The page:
After a rocky start in its first two months, American Medical Response ambulances reached full compliance in November for appropriate response times in Waco and surrounding communities.
AMR officials met in the past week with members of the Emergency Medical Services Committee that oversees contractual requirements for Waco, Bellmead, Beverly Hills, Hewitt, Lacy Lakeview, Robinson, Woodway and unincorporated parts of the county. In the meeting, AMR Regional Director Robert Saunders said AMR has improved response time compliance and there are more available ambulances in the area to respond to emergency and transfer needs.
“With AMR being a large EMS company and having a history of coming into cities and doing a good job with a good turnaround, currently there are more ambulances on the streets in Waco and the cities in the county than there have ever been,” Saunders said. “We are supposed to be at a 90 percent compliance for the seven cities and we were at a 91.2 percent compliance, so it was a lot better.”
In August, AMR took over emergency medical services and transport services from ETMC/Paramedics Plus, which had served the area since 2003. Committee members voiced dissatisfaction in October for delayed response times and lack of available ambulances in many of the cities, prompting committee members to begin meeting monthly with AMR to ensure better EMS services.
“As far as I know, everyone seems happy,” Saunders said. “There is at least one representative from every single city in our meetings and everyone last meeting was extremely happy. We knew it was going to take some time, but when we put local dispatch in town, it is now up and running completely, we are fully staffed and it is going very smooth also.”
In a November compliance report, AMR reported response times were at nearly 86 percent, but the company did provide raw data to back up that figure, said Waco Fire Chief Bobby Tatum, who serves as chair of the Emergency Medical Services Committee said.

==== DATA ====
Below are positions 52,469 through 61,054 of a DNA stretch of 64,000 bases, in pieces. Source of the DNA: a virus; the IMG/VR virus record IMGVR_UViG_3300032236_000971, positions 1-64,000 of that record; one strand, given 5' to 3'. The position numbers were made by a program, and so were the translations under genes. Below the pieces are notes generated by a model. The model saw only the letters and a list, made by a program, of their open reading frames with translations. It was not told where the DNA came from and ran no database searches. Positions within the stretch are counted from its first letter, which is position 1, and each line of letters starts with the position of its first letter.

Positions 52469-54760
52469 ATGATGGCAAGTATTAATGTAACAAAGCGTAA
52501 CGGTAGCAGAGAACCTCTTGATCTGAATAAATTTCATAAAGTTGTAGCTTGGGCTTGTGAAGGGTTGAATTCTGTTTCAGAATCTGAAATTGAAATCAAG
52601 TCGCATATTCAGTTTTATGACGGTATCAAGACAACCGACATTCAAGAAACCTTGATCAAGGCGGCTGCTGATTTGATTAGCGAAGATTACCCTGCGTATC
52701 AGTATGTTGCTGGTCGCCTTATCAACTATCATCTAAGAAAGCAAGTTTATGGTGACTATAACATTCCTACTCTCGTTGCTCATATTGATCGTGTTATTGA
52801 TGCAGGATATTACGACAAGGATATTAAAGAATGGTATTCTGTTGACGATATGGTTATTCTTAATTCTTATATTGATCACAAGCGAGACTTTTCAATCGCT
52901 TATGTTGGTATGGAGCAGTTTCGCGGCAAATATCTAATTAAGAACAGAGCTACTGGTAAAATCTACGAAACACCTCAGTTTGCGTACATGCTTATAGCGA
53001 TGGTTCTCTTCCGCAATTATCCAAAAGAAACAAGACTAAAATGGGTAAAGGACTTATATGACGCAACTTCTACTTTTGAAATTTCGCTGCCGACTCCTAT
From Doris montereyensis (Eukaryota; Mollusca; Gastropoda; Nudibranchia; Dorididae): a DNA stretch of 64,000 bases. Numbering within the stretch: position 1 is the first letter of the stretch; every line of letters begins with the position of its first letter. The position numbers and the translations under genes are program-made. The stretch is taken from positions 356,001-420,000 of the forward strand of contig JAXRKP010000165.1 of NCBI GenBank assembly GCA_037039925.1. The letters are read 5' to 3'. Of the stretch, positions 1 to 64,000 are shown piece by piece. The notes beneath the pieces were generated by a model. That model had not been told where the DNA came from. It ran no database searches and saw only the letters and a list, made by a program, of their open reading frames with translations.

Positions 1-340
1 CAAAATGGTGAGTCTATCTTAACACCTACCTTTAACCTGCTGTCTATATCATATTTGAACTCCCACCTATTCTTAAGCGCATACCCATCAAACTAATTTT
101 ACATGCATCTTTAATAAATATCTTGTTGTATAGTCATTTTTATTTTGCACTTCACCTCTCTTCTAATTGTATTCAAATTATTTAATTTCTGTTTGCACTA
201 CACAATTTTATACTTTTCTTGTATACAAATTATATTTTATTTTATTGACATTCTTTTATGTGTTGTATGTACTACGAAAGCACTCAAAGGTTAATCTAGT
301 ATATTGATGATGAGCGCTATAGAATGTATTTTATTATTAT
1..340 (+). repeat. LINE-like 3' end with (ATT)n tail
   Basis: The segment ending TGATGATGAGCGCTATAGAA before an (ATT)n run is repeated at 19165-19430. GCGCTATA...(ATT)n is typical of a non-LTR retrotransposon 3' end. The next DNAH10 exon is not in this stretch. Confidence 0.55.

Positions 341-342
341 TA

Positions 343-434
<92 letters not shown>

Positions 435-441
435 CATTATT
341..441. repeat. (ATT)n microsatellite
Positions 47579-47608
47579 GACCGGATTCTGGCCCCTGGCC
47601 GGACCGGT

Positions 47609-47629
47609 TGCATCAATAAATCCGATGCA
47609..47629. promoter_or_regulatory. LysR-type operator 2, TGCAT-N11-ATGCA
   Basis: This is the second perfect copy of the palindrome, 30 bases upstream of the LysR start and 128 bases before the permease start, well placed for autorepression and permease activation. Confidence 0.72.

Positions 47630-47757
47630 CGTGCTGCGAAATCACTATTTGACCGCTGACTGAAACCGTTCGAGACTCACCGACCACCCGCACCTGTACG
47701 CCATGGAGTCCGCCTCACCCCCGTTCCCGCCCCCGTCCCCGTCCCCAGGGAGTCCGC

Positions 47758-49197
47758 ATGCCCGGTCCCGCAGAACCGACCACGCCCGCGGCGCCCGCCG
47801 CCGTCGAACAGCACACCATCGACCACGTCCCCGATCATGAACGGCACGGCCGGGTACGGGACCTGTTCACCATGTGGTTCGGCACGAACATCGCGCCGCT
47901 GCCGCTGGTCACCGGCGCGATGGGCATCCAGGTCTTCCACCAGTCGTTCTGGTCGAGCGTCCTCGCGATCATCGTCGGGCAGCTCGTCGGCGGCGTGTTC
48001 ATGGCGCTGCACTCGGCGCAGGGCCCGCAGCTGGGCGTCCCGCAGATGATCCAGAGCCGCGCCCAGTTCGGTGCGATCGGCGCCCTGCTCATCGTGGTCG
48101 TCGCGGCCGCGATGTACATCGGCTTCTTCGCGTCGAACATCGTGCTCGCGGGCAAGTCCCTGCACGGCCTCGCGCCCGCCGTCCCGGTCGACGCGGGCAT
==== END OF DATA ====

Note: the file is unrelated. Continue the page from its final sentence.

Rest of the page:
Local emergency responders had filed about 54 notices of dissatisfaction with AMR between Aug. 21 and Oct. 27, but Tatum said all committee members have seen a vast improvement. Depending on the day, 12 to 13 ambulances are on the streets during the day and six at night, marking a 30 percent increase since Aug. 1.
Ambulance response times in the cities are mandated to be less than nine minutes about 90 percent of the time for priority 1 calls, where immediate response is needed. For less dire priority 2 calls, an ambulance must arrive in less than 13 minutes about 90 percent of the time, according to AMR’s contract.
“We had some initial challenges in August,” Tatum said. “However in the past two months, their response times have improved. We’ve also implemented some methods to communicate with AMR to let them know of issues so they can address them before it gets to a concern.”
In the last month, no concerns were brought forward to the committee, Tatum said. Saunders said even during the two months of concerns, no patients were neglected or forgotten and all issues have been resolved.
“Since there are so many more trucks on the streets, I think we will continue to see greatly improved times,” Saunders said.